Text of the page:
This summer, Americans are flocking to Greece. President Biden and Secretary of State Antony Blinken should take the hint and consider making a trip of their own. It would be as good for America as it would be for Greece. Two centuries after Greece declared its independence from Ottoman rule—inspired by the American revolution—the United States could not find a better partner in fighting the COVID-19 pandemic and renewing democracy across the globe.
The surge of American tourists has its roots in successful policies that both countries have pursued, proving government can actually get things done—a key element in beating back the wave of populism that has washed over Western and global politics. America’s fast and effective rollout of COVID vaccines propelled it ahead of Europe, both in the number and pace of vaccinations. The Greek government saw this coming, and targeted the lucrative U.S. market. Greece established the safest protocols possible for tourism—including requiring proof of vaccination for all foreign tourists, and mandatory masks inside hotels and restaurants. “We branded Greece as a safe destination and we said we would open on 14 May,” Greek Tourism Minister Haris Theoharis told the Observer recently. “We didn’t change dates. It was unequivocal. The message was clear.”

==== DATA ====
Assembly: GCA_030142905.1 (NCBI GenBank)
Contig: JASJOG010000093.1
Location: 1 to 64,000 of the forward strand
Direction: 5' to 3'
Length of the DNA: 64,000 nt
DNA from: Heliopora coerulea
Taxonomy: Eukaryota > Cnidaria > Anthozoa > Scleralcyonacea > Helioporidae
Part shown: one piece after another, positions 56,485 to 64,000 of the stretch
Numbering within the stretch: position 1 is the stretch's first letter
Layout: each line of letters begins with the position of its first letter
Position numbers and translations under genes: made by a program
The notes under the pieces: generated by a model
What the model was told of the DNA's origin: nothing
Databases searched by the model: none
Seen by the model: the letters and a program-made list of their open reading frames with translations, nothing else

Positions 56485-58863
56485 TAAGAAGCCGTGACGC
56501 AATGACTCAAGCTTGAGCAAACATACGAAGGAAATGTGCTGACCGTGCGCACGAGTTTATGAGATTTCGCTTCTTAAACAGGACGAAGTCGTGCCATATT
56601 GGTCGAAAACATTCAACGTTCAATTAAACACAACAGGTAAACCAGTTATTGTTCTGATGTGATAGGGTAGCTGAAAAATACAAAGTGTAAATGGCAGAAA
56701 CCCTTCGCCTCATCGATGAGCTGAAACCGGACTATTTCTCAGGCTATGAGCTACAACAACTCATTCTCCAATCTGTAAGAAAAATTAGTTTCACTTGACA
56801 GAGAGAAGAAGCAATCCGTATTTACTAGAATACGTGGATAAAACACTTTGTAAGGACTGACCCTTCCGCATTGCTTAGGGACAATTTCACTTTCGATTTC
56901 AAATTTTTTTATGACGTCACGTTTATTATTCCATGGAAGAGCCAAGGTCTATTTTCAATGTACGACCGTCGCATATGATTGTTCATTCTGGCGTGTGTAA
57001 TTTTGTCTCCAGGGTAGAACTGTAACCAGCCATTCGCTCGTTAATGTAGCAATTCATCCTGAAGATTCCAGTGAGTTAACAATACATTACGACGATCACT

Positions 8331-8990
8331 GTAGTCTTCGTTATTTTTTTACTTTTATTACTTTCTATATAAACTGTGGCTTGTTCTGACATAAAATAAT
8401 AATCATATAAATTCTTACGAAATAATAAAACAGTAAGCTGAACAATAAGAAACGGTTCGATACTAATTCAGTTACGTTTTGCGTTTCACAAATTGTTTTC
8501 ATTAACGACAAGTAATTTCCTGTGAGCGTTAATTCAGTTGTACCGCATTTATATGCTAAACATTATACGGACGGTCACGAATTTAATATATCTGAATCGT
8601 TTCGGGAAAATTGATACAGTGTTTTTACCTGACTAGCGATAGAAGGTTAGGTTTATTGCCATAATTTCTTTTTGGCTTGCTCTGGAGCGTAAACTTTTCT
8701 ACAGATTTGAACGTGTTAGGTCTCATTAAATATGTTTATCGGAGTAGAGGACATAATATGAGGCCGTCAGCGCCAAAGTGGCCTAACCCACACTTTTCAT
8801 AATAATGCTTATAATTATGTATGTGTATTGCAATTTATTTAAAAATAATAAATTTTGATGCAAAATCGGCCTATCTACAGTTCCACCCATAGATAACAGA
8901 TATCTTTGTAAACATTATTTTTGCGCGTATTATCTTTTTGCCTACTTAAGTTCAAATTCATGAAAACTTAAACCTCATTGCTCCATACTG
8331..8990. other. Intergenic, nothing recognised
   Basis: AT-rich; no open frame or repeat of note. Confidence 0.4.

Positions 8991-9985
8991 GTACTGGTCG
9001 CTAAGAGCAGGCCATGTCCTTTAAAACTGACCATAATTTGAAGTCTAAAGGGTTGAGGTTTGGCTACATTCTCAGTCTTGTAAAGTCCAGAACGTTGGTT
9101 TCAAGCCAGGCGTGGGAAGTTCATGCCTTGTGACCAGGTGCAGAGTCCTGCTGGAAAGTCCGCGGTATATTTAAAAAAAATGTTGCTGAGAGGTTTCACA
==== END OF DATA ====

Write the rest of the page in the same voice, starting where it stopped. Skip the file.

Greece convinced the airlines to add direct flights from major hub cities such as Atlanta, Chicago, Dallas, and Washington to accommodate the rush. And it is paying off. While Europe still lags in tourists to Greece in the early season, the Americans are helping make up the difference. “Without the Americans, we would be very far behind,” Athens Mayor Kostas Bakoyannis told one of us last week. “With them, we are optimistic about the summer.”
The surge of tourism is more than a metaphor. Tourism counts for about one-fifth of Greek GDP, and less than a quarter of the normal visitors showed up last summer: only 7 million tourists, down from 2019’s 33 million. The fall-off of about 14 billion euros was the biggest driver of Greece’s 8.2 percent recession in 2020. The hope for 2021 is to get back to half of the 2019 levels.